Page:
Thursday, April 2, 2015

Review: NY Gilbert and Sullivan Players’ H.M.S. Pinafore at the Carpenter Center in Long Beach, CA


When thinking about musical theatre, it is a shame that modern audiences are not more familiar with the works of Gilbert and Sullivan. Fortunately, the New York Gilbert & Sullivan Players keep the legacy alive, as they take their shows to the stage in the Big Apple, as well as around the US. I recently had the pleasure of seeing their production of H.M.S. Pinafore at the Carpenter Center in Long Beach, California.

This location was a great choice as the Richard and Karen Carpenter Performing Arts Center at Cal State Long Beach is a lovely venue with plenty of conveniently located parking. Each of the 1000 seats has a good view of the stage (without being too far away) and the acoustics are very good.

The New York Gilbert & Sullivan Players have been around since 1974 (or 1975, depending where you look), when the group was founded by a group of alumni from the Barnard College Gilbert & Sullivan Society at Columbia University. One of these folks was their biggest proponent, Albert Bergeret, Founder and Artistic Director/General Manager. Besides their full productions, they also conduct many outreach performances to student in NYC schools.

H.M.S. Pinafore was Gilbert & Sullivan’s first international hit, and it ran for around 600 performances in its first London run in 1878. It was so successful that this talented duo was ripped off by numerous copies of the show that sprang up in the Empire and in the United States. With their clever lyrics and biting satire, the show is the story of two young lovers, Ralph Rackstraw and the captain’s daughter, Josephine, who kept apart by society until a convenient role reversal brings them together in a most improbable ending. There are a few other romantic plotlines bizarre plot turns, making it complicated enough that I am not even going to try to fit it all into a 800-word review…

The overall themes of class inequality, overbearing nationalism, and foolish are still relevant, and they are presented with Gilbert’s inimitable linguistic genius and Sullivan’s knack for writing addictive melodies.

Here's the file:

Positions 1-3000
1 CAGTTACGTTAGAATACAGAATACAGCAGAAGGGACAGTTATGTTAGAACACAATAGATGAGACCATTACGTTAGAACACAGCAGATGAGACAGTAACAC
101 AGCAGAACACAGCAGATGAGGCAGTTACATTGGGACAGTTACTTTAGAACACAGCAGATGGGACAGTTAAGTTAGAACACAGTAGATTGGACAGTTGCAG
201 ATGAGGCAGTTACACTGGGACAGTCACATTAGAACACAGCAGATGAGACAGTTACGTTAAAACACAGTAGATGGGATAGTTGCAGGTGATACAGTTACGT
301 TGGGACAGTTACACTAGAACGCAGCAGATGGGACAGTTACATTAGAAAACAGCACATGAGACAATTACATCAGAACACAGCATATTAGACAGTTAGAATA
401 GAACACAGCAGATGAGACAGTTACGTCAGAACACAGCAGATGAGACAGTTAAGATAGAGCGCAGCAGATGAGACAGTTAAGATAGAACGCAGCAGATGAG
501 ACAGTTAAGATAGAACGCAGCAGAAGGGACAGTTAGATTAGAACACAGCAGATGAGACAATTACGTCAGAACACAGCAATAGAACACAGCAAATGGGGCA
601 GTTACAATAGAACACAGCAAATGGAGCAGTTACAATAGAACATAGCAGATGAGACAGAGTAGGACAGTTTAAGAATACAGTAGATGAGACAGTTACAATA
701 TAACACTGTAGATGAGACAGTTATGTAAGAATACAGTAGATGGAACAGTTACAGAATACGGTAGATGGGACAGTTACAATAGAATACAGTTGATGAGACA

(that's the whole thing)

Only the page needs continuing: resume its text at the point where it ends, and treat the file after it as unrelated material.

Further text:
The NYGASP brought all of this to Long Beach for one lonely matinee, which seems like a lot of work for a single show. They brought the full cast, the crew, a 25-piece unamplified orchestra, and an impressive set of sets and backdrops. They were faithful to the music of the show, and the book was modified a bit to bring some local flavor to the production, as well as to bring the orchestra and Mr. Bergeret (the musical director too, it seems) into the stage action.

Visually, Pinafore is an attractive show. There is only one set, but it is a fairly detailed replica of a ship’s deck, complete with rigging and huge masts, so it must be a bear to drag around and set up. The lighting was classy and brought the scenes to life, courtesy of designs by Benjamin Weill. For the most part, the cast was not amplified, but there must have been some sort of microphones set up near the back of the stage, as the volume of the vocals varied quite a bit as the cast moved back and forth. They might want to work on this a bit.

The costumes were also well done, without going over the top. The sailors’ (tars, as the would say) and officer’s uniforms seemed period correct, as far as I would know; the ladies’ gowns were also very pretty, with more than enough bustles to go around.

The cast embraced the spirit of Gilbert & Sullivan perfectly. They are all capable singers and dancers, but that is not really what this show is about – the acting comes first. They have great comedic timing, and are able to spit out the uber-complicated lyrics with no missed cues. The leads all gave satadnout performances, and the players included David Auxier as Captain Corcoran, Kate Bass as Josephine, Daniel Greenwood and Ralph Rackstraw, James mills as Sir Joseph Porter, and Angela Christine Smith as Little Buttercup. All of them are very experienced with the Players, and some have actually appears in all 13 G&S operas. Impressive!

If there was anything that brought me down about the NY Gilbert & Sullivan Players’ production of H.M.S. Pinafore, it was that the auditorium was only 2/3 full, and there were not many young folks in the crowd. Where are the new fans going to come from? If you have not seen one of these shows before, take the time to check one out the next time one comes up in your area – it will definitely be worth your time!


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